Thesis - Open Access
Master of Science (MS)
Mathematics and Statistics
There are many different theories of integration, several of which are not equivalent. In books such as  and  many of the theories are discussed in detail. This paper is devoted to developing an abstract theory of integration which contains many of the classical theories as special cases. In addition, the theory to be presented has been specifically designed to include the Riemann - complete integral which was recently introduced by Henstock . All integrals considered will be integrals of so-called "point-interval functions." This is a modification of the idea of integration of interval functions which was first introduced by Burkill [l]. A general theory of integration of point-interval functions on [a,b] will be presented first. Then four special cases will be given, and it will be shown that no two of these integration processes are equivalent, although they are all covered by the general theory. Finally, a theory of integration over families of intervals will be introduced. Throughout this paper, R+ will be used to denote the set of all real numbers, R will be used to represent the set of all positive real numbers, RP will be used to represent Cartesian p-space, and [a,b] will be used to denote a nondegenerate closed sub-interval of R.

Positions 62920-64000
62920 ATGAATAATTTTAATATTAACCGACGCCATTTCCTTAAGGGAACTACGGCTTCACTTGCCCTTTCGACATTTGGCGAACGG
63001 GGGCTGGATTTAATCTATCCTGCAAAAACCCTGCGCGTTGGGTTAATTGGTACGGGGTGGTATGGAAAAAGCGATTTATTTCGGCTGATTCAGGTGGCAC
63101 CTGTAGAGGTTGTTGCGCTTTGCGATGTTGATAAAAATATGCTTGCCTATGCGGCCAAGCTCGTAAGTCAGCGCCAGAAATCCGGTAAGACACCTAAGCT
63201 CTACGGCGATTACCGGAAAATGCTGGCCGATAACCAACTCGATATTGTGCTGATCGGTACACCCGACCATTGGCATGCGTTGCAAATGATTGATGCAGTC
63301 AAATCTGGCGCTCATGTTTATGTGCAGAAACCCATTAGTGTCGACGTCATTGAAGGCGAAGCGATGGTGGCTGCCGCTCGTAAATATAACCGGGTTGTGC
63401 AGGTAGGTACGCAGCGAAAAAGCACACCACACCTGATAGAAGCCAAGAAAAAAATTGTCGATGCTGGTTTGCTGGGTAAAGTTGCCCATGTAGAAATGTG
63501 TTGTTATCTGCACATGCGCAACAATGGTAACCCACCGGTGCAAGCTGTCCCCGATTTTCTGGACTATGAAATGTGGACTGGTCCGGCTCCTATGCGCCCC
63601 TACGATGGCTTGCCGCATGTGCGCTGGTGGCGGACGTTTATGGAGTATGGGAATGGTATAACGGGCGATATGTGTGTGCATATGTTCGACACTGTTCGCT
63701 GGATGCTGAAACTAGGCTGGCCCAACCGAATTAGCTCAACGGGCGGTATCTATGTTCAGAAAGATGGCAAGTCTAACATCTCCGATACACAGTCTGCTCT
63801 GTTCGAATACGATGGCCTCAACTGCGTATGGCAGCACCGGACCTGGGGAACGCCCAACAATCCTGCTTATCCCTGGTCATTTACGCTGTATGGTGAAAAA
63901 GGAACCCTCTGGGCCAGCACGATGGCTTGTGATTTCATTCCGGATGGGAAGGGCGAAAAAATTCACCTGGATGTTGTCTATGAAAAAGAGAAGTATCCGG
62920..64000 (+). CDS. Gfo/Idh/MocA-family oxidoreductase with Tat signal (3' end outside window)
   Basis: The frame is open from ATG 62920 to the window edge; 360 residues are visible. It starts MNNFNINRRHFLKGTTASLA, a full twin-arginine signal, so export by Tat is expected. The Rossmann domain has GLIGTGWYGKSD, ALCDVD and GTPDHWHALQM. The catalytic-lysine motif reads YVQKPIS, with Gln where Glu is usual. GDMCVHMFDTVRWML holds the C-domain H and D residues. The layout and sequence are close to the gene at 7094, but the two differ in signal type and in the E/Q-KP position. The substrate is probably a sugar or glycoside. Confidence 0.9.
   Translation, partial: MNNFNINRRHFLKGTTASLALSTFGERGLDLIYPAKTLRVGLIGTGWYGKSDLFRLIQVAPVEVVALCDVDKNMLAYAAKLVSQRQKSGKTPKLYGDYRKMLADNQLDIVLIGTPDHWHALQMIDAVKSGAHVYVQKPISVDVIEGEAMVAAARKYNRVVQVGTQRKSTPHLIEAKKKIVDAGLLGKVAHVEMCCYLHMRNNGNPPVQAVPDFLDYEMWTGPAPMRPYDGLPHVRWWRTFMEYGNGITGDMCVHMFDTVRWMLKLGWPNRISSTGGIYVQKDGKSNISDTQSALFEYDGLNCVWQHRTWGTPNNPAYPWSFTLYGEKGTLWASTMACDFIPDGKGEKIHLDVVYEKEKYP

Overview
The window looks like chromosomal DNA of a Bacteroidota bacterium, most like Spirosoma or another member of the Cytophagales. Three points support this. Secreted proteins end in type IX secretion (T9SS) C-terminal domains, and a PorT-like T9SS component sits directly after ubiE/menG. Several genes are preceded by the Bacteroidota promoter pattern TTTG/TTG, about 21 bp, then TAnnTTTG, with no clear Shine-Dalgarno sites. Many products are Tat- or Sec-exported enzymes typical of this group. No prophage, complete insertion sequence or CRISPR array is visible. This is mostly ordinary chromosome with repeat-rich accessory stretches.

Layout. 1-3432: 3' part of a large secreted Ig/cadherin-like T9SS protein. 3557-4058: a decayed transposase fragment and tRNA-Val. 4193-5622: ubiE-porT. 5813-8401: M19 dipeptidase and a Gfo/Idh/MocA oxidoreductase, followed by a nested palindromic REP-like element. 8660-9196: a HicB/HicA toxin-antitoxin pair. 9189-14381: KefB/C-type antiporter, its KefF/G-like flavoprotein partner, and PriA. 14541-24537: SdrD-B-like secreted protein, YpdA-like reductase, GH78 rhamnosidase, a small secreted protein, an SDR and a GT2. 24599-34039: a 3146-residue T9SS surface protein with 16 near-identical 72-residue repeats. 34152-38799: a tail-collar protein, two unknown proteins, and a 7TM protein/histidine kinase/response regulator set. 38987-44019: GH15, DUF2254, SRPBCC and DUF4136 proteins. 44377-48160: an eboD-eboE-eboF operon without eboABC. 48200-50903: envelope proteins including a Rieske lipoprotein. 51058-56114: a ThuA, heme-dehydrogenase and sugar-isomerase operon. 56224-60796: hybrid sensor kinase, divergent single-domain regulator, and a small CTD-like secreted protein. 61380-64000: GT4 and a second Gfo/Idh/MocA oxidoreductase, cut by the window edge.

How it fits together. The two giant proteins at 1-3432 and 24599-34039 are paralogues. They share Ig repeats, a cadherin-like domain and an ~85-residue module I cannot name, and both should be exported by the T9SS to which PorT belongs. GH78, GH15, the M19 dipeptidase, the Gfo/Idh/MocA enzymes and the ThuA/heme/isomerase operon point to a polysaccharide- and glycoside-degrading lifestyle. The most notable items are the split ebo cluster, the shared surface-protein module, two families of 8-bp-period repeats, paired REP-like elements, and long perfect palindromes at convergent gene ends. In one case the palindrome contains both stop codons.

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South Dakota State University
Thiel, Anne Lowe, "Abstract Integration Theory" (1972). Electronic Theses and Dissertations. 4840.